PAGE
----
I spent almost 9 hours in Regency England this weekend, what with watching the DVD of Vanity Fair with Reese Witherspoon and the delectable (and possibly the next James Bond) James Purefoy.
Vanity Fair is a novel by William Makepeace Thackery. Becky Sharp is the daughter of an impoverished artist and a french opera dancer, and she has to use her wits and her good looks to make her way up the social ladder in Regency England. She manages to marry the second son of Sir Pitt Crawley, expecting that his aunt will leave Rawdon all her money. To her surprise, the aunt cuts Rawdon off without a penny due to his impetuous marriage. Not to be outdone, Becky allies herself with the Marquess of Steyne, and finally takes her place in society. Eventually, she is ruined and ends up alone, living on the continent.
I saw Vanity Fair, in an advanced screening last August. Seeing it again, I was struck anew by how much Scarlett O'Hara in Gone with the Wind owes to Becky Sharp. She's the original anti-heroine. There would be no Scarlett or Amber in Forever Amber without her. The film softens her considerably but you expect that when you have Reese Witherspoon in the lead. Becky is much more avaricious and bitchy in the book. The film gives Becky a happy ending which is different from Becky's fate in the novel.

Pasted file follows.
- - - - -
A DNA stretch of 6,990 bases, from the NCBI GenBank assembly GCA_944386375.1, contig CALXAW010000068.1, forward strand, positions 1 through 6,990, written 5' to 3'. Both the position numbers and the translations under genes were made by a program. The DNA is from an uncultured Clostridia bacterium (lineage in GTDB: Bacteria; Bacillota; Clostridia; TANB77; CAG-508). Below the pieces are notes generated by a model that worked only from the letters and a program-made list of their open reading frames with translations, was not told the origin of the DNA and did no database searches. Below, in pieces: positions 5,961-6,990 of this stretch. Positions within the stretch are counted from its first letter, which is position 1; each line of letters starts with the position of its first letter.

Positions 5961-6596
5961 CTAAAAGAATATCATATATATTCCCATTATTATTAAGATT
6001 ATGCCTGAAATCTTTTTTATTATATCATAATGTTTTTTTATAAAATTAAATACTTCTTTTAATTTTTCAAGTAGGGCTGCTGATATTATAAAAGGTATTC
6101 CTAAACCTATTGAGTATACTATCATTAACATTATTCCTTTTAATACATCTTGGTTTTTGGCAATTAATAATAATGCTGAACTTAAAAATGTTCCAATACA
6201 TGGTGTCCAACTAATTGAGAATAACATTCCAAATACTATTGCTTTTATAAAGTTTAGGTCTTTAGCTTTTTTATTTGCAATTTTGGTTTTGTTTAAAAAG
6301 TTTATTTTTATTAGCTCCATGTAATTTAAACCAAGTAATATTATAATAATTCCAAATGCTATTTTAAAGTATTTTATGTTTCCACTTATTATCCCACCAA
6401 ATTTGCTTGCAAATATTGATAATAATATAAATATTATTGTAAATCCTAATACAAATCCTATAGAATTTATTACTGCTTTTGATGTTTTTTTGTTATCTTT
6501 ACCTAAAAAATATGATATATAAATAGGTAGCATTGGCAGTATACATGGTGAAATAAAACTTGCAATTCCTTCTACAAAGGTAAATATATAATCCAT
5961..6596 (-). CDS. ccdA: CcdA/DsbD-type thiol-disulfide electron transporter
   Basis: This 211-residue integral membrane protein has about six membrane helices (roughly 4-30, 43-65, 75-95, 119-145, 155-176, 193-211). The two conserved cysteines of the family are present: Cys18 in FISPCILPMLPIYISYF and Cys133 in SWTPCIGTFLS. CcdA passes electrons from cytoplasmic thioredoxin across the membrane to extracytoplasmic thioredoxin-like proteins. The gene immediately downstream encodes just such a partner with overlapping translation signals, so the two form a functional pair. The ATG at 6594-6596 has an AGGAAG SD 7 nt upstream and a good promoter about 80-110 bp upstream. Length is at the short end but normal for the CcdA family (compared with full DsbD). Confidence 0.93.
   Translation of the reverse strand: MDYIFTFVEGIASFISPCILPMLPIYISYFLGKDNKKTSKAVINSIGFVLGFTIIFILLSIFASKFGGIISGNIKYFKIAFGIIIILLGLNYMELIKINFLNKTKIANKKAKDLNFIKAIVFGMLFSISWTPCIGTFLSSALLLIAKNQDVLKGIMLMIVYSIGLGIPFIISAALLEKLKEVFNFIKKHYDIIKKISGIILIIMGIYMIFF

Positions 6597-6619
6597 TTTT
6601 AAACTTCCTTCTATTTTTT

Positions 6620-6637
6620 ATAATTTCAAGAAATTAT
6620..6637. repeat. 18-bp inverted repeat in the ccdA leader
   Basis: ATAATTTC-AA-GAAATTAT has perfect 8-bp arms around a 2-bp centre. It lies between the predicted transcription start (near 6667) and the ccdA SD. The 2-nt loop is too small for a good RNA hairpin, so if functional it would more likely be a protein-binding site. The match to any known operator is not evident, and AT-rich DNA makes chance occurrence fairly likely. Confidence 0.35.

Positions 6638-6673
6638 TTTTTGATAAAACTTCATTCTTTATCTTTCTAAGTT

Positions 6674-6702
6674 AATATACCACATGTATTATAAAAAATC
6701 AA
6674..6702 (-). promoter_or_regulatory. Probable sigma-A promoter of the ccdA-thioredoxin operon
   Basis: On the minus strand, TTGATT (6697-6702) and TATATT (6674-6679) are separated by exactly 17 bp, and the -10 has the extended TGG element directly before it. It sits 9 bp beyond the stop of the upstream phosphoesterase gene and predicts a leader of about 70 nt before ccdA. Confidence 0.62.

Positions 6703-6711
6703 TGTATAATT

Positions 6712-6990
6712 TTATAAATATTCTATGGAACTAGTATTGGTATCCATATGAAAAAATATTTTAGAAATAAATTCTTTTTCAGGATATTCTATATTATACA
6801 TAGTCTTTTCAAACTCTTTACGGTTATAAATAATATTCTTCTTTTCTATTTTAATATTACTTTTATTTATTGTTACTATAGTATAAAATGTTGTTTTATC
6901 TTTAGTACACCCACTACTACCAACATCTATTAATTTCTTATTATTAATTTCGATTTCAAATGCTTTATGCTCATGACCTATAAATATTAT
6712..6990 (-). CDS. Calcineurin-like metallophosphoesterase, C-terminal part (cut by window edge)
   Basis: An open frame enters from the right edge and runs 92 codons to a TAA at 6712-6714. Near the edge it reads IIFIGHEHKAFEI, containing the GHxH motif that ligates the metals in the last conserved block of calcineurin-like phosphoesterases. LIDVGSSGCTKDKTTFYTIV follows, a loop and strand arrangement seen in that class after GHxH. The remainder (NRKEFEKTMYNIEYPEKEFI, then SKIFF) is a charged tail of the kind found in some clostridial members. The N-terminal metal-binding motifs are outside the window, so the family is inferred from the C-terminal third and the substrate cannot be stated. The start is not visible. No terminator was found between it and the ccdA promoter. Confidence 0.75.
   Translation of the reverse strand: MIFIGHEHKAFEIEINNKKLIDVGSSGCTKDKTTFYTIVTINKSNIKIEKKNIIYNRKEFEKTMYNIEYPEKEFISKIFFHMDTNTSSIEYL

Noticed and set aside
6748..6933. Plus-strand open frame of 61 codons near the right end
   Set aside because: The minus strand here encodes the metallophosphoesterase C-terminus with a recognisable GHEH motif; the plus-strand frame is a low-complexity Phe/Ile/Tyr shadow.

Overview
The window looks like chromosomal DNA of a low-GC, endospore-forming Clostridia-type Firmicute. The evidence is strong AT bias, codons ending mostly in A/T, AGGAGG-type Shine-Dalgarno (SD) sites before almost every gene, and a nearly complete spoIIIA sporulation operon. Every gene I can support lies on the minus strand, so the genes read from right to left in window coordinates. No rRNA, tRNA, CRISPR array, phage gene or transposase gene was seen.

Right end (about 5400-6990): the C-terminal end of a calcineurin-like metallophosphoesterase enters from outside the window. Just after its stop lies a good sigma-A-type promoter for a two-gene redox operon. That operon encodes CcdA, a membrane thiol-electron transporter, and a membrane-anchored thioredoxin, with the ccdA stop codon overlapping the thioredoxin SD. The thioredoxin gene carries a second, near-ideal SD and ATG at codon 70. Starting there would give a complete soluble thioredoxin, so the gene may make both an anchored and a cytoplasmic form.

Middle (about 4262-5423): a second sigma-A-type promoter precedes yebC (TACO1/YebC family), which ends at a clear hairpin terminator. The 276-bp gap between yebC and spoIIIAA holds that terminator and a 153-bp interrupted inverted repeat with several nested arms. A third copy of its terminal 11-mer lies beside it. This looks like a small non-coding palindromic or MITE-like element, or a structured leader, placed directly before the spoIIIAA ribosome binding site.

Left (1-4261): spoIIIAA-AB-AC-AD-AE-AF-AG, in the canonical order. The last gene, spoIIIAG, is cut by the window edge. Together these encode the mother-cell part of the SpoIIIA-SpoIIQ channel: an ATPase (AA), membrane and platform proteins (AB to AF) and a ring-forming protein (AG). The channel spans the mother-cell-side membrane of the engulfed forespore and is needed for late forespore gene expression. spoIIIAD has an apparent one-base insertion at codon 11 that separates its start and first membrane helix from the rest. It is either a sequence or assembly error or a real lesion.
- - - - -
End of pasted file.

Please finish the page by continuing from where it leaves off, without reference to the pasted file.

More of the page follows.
After watching Vanity Fair, I plunged into watching all 6 hours of Regency House Party. The premise of the series was take 5 men, and 5 women from the 21st century and plunk them down for a house party in Regency England. The general idea was that they would have to try and match up according to their station.
Maybe it's the actress in me, but I would have a great time doing this series, although I would have been relegated to a chaperone. What was interesting was seeing how little freedom women in the Regency actually had. We tend to get a different impression in Regency romance novels, where women are constantly paying calls, shopping or attending balls in London. In the country, you were pretty bored for the most part. The men got to smoke, drink, ride, shoot, fight, drink, argue, drink, and drink. The women had to embroider, take tea, ride and that's about it.
What was really interesting was that one of the participants was a West Indian heiress, who was black, which was a shock. Apparently there were blacks living in Britain at that time. I got more of a sense of what it must have really been like then I have from most of the novels that I've read. Maybe it's because they didn't gloss over the less savory aspects of the regency like the lack of bathing, and what women actually had to wear during their periods.
There were lots of dancing, inappropriate liaisons, fighting amongst the chaperones, parties, romance, drinking, one guy who couldn't hack it and left. I was so sad when the series ended. Of course, now I have to buy the companion book to the series, damn it.
I love the Regency period. When I first started writing, I thought that I would write Regencies, but after reading Mary Balogh and others, I thought that I didn't have anything to say, but after seeing this series, I may have to rethink that.